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GUDLAVALLERU ENGINEERING COLLEGE

COMPUTATIONAL MATHEMATICS
SEMINAR ON

SHOOTING METHOD
PRESENTED
BY

SOWMITH NALLURI
14481D8714
MTECH 1ST YEAR

INTRODUCTION:

Many problems in science and engineering can be reduced to the problem of

solving differential equations satisfying certain given conditions. The analytical
methods of solution, with which the reader is assumed to be familiar, can be
applied to solve only a selected class of differential equations. Those equations
which govern physical systems do not possess, in general closed-form solutions
and hence recourse must be made to numerical methods for solving such
differential equations.
To describe various numerical methods for the solution of ordinary
differential equations, we consider the general first order differential equation
dy/dx=f(x,y)

With initial condition, y(x0) =y0, and illustrate the theory with respect to this
equation. The methods so developed can, in general be applied to the solution of
systems of first order equations, and will yield the solution in one of the two
following cases:
Case (a):
A series for y in terms of powers of x, from which the value of y can be
obtained by direct substitution.
Case (b):
A set of tabulated values of x and y.
The methods like Taylor and Picard belong to case (a), whereas those of Euler,
Runge-kutta, Adams-Bashforth, belong to case (b)
These methods are called step-by-step methods or marching methods because the
values of y are computed by short steps ahead for equal intervals h of the
independent variable. In the methods of Euler and Runge-kutta, the interval length
h should be kept small and hence these methods can be applied for tabulating y
over a limited range only. If, however the function values are desired over a wider
used. These methods use finite-differences and require starting values which are
usually obtained by Taylors series or Runge-Kutta methods.

It is well known that a differential equation of the nth order will have n arbitrary
constants in its general solution. In order to compute the numerical solution of such
an equation, we therefore need n conditions, problems in which all the initial
conditions are specified at initial point only are called initial value problems.
On the other hand, in problems involving second- and higher order equations, we
may need the conditions of two or more points. Such problems are called
Boundary value problems
Solutions to Initial value problem and boundary value problem:
1. Taylors series:
Consider D.E as y=f(x,y) conditions: y(x0)=y0
y=y0+ (h/1!) y0+ (h2/2!)y0+..
2. Picards method:
Yn+1 = y0+ f(x,yn) dx
3. Eulers method:
Yn+1 = yn+h f (xn , yn)
4. Modified Eulers method:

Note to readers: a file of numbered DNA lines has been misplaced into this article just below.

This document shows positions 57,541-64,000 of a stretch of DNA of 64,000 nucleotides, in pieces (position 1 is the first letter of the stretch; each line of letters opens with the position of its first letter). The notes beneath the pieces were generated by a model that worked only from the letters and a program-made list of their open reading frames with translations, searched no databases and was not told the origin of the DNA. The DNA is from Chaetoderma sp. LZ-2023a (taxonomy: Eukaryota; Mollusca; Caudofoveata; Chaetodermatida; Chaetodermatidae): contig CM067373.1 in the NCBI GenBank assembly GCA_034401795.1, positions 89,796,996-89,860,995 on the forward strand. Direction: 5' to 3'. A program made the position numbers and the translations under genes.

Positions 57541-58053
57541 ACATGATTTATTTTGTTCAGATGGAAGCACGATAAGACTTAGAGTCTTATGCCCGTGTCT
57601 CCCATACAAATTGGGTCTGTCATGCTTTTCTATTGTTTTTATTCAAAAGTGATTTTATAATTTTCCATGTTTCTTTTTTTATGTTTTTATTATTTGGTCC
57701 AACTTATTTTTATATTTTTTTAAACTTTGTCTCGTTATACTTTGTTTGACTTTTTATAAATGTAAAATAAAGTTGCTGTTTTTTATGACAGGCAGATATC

Yn+1=yn+ (h/2) [f(xn,yn)+f(xn+1,yn+1)]
SHOOTING METHOD:
The shooting method uses the methods used in solving initial value problems. This
is done by assuming initial values that would have been given if the ordinary
differential equation were a initial value problem. The boundary value obtained is
compared with the actual boundary value. Using trial and error or some scientific
approach, one tries to get as close to the boundary value as possible.
Shooting method appears to be a straightforward way to solve nonlinear BVPs but
many problems arise while actually carrying out numerical calculations using it.
For Instance, it requires an intelligent guess for the missing initial conditions. Here,
the problem of convergence of the Newton iterates can be very troublesome, the
major problem being the location of the root within the radius of convergence and

that too is not known a priority degree of difficulty increases as the dimension \$
increases and shooting method practically becomes useless. Due to this drawback,
the conventional simple shooting methods are not preferred to obtain numerical
solutions to non linear BVPS.
PROBLEM:
Using shooting method, find the solution of boundary value problem y11 = y,
y (0) = 0; y (1) = 1.1752. Use Taylors method to solve initial value problem.
SOLUTION:
Assume y(x) = y0 (x) + k1y1(x) + k2y2 (x)+ .
Where y0 , y1 , y2 are the solutions of given differential equation.
Y011 - y0 = 0
y0(0)= 0 ;
11
y1 - y1 = 0
y1(0)= 1 ;
y211 - y2= 0 y2(0)= 0 ;
1st DE:

y11 y = 0

y(0) = 0

y01(0) = 0
y11(0) = 0
y21(0) = 1
y1(0) = 0 this is a trival solution.

y0 = 0
2nd DE: y11 - y = 0

y(0) = 1

y1(0) = 0

Taylors formula: y(x) = y0 + h/1! (y0)1 + h/2! (y0)11 + h/3! (y0111) +.

Here y0 = 1 y01 = 0
y11 = y
y0 11 = y0 = 1
y111 = y1 y0111 = y01 = 0
yiv = y11
y0iv = y011 = 1
If h= x then
Y(x) = 1 + x(0) + x2/ 2(1) + x3/ 6 (0) + x4 / 24(1) + .
Y(x) = 1 + x2/ 2 + x4/24 +..

3rd DE: y11 - y = 0

y(0) = 0
y1(0) = 1
Taylors formula: y(x) = y0 + h/1! (y0)1 + h/2! (y0)11 + h/3! (y0111) +. Here
y0 = 0 y01 = 1
y11 =
y
y0 11 = y0 = 0
y111 =
y1
y0111 = y01 = 1
yiv = y11
y0iv = y011 = 0
If h= x then
Y(x) = 1 + x(1) + x2/ 2(0) + x3/ 6 (1) + x4 / 24(0) + .

Applying boundary conditions

At x=0

Y0(0) = 0
y1(0) = (e0 + e-0)/2 = (1+1)/2 = 1
y2(0) = (e0 - e-0)/2 = (1-1)/2 = 0

At x=1

Y0(1) = 0
y1(0) = (e1+ e-1)/2 = 1.543
y2(0) = ( e1 - e-1)/2 = 1.175

We have
x=0

0 = 0 + k1 + 0

k1= 0
x=1

y(1) = y0 (1) + k1y1(1) + k2y2 (1)

1.1752 = 0 + k1 (1.543) + k2(1.175)

k2= 1.00018